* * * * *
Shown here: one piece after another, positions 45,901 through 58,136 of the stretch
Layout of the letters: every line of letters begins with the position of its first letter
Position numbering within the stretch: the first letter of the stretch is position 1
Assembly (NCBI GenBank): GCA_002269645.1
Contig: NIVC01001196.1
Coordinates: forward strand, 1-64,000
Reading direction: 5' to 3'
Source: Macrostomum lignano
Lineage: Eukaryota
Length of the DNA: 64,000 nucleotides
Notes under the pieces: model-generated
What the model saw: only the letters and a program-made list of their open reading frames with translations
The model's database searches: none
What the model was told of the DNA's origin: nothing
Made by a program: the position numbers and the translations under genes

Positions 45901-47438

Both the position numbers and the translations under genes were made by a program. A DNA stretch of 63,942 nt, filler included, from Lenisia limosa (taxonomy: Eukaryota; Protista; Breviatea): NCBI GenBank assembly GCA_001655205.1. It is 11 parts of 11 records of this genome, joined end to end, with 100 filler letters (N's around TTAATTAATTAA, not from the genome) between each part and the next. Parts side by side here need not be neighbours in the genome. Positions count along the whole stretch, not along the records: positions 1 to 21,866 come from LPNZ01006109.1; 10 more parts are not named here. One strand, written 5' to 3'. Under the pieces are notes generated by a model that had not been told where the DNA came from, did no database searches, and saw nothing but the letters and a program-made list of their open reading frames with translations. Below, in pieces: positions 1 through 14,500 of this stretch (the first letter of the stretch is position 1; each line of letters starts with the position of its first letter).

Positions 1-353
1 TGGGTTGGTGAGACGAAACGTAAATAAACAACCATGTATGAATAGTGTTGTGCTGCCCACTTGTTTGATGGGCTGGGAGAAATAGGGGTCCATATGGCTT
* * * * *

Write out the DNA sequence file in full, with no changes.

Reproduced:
Shown here: one piece after another, positions 45,901 through 58,136 of the stretch
Layout of the letters: every line of letters begins with the position of its first letter
Position numbering within the stretch: the first letter of the stretch is position 1
Assembly (NCBI GenBank): GCA_002269645.1
Contig: NIVC01001196.1
Coordinates: forward strand, 1-64,000
Reading direction: 5' to 3'
Source: Macrostomum lignano
Lineage: Eukaryota
Length of the DNA: 64,000 nucleotides
Notes under the pieces: model-generated
What the model saw: only the letters and a program-made list of their open reading frames with translations
The model's database searches: none
What the model was told of the DNA's origin: nothing
Made by a program: the position numbers and the translations under genes

Positions 45901-47438

Both the position numbers and the translations under genes were made by a program. A DNA stretch of 63,942 nt, filler included, from Lenisia limosa (taxonomy: Eukaryota; Protista; Breviatea): NCBI GenBank assembly GCA_001655205.1. It is 11 parts of 11 records of this genome, joined end to end, with 100 filler letters (N's around TTAATTAATTAA, not from the genome) between each part and the next. Parts side by side here need not be neighbours in the genome. Positions count along the whole stretch, not along the records: positions 1 to 21,866 come from LPNZ01006109.1; 10 more parts are not named here. One strand, written 5' to 3'. Under the pieces are notes generated by a model that had not been told where the DNA came from, did no database searches, and saw nothing but the letters and a program-made list of their open reading frames with translations. Below, in pieces: positions 1 through 14,500 of this stretch (the first letter of the stretch is position 1; each line of letters starts with the position of its first letter).

Positions 1-353
1 TGGGTTGGTGAGACGAAACGTAAATAAACAACCATGTATGAATAGTGTTGTGCTGCCCACTTGTTTGATGGGCTGGGAGAAATAGGGGTCCATATGGCTT